There was a time when I endeavored to spend as much time on film and television sets as possible so I could observe directors, actors and production teams at work. I was quite successful at this and at one point secured some minor bit of work on a Dean Martin film, The Wrecking Crew, that would be shooting for a few days on location in Palm Springs. This film would turn out to be the last in the Matt Helm series--a sort of James Bond knock-off that didn't take itself very seriously. I was told to report to the Palm Springs Aerial Tramway whose cable cars carried passengers 8500 feet above the desert floor to the top of Mount San Jacinto.
Normally, the cast and crew of a production are mandated by union rules to be transported to and from locations by the transportation department, which is to say the Teamsters. In this instance, I was granted an exception. While I wanted to make the trip in my recently acquired GTO, it was undergoing a complete engine rebuild and I drove to the location in a Ferrari Berlinetta Lusso instead. It was a fun, high speed drive out from Los Angeles and the crew had already been shooting when I arrived at mid-day.
The cable car delivered me to the top of the mountain and I was able to observe the flurry of activity that is a movie set. Half of the people were working diligently, the other half waiting for them to finish so they could go to work. One of those waiting was a beautiful woman, one of the film's leading ladies. I remember her sitting in her 'director's' chair that had her name printed across the back. I hadn't heard of her but she was something special. As I recall, she was wearing a pink outfit and pillbox hat that Jackie Onassis would have worn. Though she was not in the scene that was being set up, she chose not to withdraw to some private area and hide herself away. Sitting there in the middle of all the activity she was apart but not aloof. It also seemed to me that she enjoyed being there; much of this industry going on around her was ultimately setting the stage for her. She was an extraordinary woman who radiated a sense of serenity. Her name was Sharon Tate.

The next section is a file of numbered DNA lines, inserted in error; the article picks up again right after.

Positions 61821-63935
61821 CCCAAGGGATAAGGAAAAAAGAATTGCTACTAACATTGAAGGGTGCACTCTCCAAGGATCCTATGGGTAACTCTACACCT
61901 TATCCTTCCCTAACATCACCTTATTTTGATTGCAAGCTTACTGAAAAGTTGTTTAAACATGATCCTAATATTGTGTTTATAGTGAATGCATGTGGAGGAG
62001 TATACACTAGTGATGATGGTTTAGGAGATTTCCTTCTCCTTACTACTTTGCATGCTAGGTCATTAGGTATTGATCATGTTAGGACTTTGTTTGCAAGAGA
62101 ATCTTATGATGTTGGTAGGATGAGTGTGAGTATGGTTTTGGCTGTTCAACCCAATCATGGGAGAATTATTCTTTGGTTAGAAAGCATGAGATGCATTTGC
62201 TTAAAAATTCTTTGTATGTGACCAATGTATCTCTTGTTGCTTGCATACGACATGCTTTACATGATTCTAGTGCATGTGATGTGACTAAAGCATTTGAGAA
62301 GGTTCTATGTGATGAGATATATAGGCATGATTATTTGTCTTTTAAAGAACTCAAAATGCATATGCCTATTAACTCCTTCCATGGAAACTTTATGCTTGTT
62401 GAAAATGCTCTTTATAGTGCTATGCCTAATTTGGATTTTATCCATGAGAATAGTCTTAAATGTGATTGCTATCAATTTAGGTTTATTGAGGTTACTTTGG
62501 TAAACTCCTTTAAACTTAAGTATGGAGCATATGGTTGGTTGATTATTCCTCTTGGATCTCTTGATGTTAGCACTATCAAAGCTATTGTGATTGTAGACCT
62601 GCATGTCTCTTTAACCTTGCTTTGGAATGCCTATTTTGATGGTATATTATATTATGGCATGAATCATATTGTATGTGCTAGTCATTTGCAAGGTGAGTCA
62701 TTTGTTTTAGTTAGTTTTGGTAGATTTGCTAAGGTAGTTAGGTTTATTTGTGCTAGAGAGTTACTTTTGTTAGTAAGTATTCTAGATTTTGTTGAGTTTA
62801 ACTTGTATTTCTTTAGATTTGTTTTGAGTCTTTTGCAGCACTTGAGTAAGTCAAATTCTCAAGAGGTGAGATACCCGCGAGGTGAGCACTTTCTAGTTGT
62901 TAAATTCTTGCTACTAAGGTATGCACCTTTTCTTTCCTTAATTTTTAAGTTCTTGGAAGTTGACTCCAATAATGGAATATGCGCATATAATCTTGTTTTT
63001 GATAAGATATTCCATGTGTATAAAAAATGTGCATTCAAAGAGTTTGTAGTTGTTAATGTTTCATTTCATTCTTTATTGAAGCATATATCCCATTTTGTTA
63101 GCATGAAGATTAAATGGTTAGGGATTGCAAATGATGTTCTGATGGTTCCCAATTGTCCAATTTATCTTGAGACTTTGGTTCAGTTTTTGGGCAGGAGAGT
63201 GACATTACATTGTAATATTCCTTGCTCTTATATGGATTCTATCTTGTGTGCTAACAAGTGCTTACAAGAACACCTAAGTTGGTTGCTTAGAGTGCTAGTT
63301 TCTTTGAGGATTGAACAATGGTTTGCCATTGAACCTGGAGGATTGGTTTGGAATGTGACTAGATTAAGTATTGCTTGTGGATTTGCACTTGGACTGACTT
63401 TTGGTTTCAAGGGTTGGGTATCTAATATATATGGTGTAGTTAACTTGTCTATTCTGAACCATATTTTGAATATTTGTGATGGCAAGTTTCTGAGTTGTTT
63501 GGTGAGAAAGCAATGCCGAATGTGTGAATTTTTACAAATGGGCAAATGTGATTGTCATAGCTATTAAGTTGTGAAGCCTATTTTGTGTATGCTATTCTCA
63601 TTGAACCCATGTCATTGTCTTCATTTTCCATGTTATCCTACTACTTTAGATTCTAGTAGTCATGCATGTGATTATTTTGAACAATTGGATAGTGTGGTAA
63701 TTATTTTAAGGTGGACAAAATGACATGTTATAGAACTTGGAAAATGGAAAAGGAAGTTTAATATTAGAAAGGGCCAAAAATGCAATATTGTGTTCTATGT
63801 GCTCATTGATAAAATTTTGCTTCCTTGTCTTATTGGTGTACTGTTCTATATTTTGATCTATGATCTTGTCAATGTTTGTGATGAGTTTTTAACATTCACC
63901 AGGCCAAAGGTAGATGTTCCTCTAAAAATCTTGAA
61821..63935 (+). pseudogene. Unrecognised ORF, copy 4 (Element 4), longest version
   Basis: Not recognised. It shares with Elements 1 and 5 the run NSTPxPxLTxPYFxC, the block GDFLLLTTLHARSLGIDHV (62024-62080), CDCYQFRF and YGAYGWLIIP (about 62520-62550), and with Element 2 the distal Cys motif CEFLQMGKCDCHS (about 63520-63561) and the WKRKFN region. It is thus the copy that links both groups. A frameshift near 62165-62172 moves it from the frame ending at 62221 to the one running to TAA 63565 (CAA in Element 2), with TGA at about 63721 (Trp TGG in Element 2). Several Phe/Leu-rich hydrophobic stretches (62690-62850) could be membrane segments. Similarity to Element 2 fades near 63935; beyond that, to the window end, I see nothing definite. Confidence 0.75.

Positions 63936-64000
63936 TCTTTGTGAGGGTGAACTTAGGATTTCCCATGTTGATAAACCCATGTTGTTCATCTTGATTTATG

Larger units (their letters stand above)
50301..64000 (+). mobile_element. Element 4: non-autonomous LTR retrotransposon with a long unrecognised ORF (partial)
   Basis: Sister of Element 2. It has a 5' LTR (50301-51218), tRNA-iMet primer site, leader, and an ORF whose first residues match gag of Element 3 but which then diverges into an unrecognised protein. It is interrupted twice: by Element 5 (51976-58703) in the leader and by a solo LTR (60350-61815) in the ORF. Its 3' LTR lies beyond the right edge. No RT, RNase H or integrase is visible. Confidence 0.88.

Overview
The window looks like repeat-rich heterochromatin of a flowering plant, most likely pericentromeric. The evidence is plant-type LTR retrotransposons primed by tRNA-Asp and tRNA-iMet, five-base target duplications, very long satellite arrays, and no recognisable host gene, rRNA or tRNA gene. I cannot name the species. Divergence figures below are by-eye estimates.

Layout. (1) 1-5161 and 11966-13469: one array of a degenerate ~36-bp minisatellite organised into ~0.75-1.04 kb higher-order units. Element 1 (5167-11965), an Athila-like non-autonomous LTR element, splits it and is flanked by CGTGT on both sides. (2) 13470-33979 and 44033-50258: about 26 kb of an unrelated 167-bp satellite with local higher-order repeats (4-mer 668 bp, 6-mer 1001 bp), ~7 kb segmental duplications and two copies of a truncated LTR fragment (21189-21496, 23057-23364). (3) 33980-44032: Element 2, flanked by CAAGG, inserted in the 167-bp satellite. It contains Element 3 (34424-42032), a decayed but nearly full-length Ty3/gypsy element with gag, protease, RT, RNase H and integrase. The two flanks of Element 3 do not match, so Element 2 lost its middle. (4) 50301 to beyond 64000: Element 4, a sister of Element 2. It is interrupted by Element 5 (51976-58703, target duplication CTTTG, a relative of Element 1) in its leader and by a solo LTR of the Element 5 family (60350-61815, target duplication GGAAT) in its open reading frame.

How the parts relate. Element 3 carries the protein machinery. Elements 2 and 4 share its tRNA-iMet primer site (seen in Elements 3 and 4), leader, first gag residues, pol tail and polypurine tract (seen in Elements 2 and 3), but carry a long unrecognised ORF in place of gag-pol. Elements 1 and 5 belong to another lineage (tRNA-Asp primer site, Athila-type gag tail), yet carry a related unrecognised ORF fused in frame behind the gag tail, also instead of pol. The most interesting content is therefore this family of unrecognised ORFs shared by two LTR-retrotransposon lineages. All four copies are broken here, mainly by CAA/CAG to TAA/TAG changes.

Throughout the rest of the day, I took notice of another blond woman on the set. She was getting a lot of notice and attention from cast and crew alike. One after another, the males on the set made their pilgrimage to flirt with and hit on her. From my vantage point, nobody seemed to have scored any points but the parade continued and it kept things interesting to see who would try next and to anticipate the result.
When we wrapped for the day, a bus took most of the cast and crew down the hill to our hotel in Palm Springs. I left somewhat later but blew past the bus as it was about half way down the tortuous road. Later, when everyone had been delivered to the hotel, I found myself checking in at the counter next to the mystery blond who had been getting so much attention all day. As we were being given our room keys, I asked her if she liked Chinese food. She smiled and told me she loved Chinese food. "How soon can you be ready?" I asked. She told me to collect her in twenty minutes and held up her room key for me to see the number. As she walked away, I became aware that many of the men who had made their attempts with her that day had just witnessed what had happened. She was almost twice my age and I don't think they appreciated that a teenager had succeeded where they had not. C'est la guerre.